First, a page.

Ten days since his world quite literally came crashing down around him, Irish skipper Enda O'Coineen says he is still contemplating his next move.
O'Coineen's 2017 got off to the worst start imaginable when Kilcullen Voyager Team Ireland dismasted on New Year's Day 180 miles south east of New Zealand. The violent Southern Ocean squall to blame ended O'Coineen's Vendée Globe dreams in an instant, and the 61-year-old had no option but to cut the entire rig free. Rather than calling for help he fashioned a crude sail from the broken pieces of his boat and headed towards New Zealand, where he was eventually picked up by a fishing vessel. Now, more than a week after the disaster, O'Coineen says he is finally coming to terms with his shattered dream and has begun weighing up the options of a next move. “Only the French would dream up such a mad crazy race, such an adventure, and lure and innocent young Irishman into it,” said O'Coineen, who found safe haven in Otago Bay in Dunedin on the southern tip of New Zealand's South Island. “How do I feel about it? It's been an adventure, a challenge, and I feel privileged to have been able to do it. I took risks, I accept that, and I'm responsible for my own destiny. I'm proud I didn't call the rescue services. It's an emotional bomb, really, but that's life – you get kicked in the arse, you fall down and you get back up again. We're making plans for the future and let's see what happens.”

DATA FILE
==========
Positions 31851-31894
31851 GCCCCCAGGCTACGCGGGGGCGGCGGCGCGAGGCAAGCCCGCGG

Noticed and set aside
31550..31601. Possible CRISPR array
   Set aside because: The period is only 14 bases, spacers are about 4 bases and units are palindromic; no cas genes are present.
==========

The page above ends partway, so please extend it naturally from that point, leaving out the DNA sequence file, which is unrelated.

Since arriving in Otago Bay last Friday O'Coineen has been inundated with offers of support from locals, and has had camera crews lining up to interview him. “I'm a bit isolated here in one of the remote parts of the world but the people have been great,” he said. “I was front page on the local newspaper – me, together with a big story about the local penguin population. Not a lot happens here!” The question remains as to what O'Coineen will do with his wounded IMOCA 60. One option is to ship it back to Europe alongside Paul Meilhat's SMA, another to refit it and sail it home. He's even had an offer from a Kiwi sailor to buy the boat in its current state. “I haven't made any final decisions yet,” he said. “I'm not in a massive rush – my family don't expect me back for a while! It's tempting to get a mast and try to sail the boat home but that's a huge logistics effort in itself. So I really don't know – the ball is in the air.”
Meanwhile on the racecourse leader Armel Le Cléac'h has been working hard to defend his slim lead from the relentless attack of second-placed Alex Thomson. This morning the leading pair were 91 miles apart, the gap growing by 30 miles in the last 24 hours. Jérémie Beyou in third will cross the Equator today to join Le Cléac'h and Thomson in the northern hemisphere. At the 0400 UTC report he had just 35 miles left to sail, and was still around 24 hours ahead of the time set by Vendée Globe winner François Gabart in the 2012-13 race. Eric Bellion and Conrad Colman in ninth and tenth are due to round Cape Horn tomorrow. Commeunsuelhomme skipper Bellion remains the fastest in the fleet over the last 24 hours, and the only one to notch up more than 350 miles. Caught in the centre of a low pressure system, Dutch sailor Pieter Heerema was this morning down to just eight knots of boat speed.
Will Carson / M&M
Tune in to Vendée Globe Live at 1200 UTC where presenter Will Carson will be joined by British sailor and 2008 Vendée Globe competitor Jonny Malbon.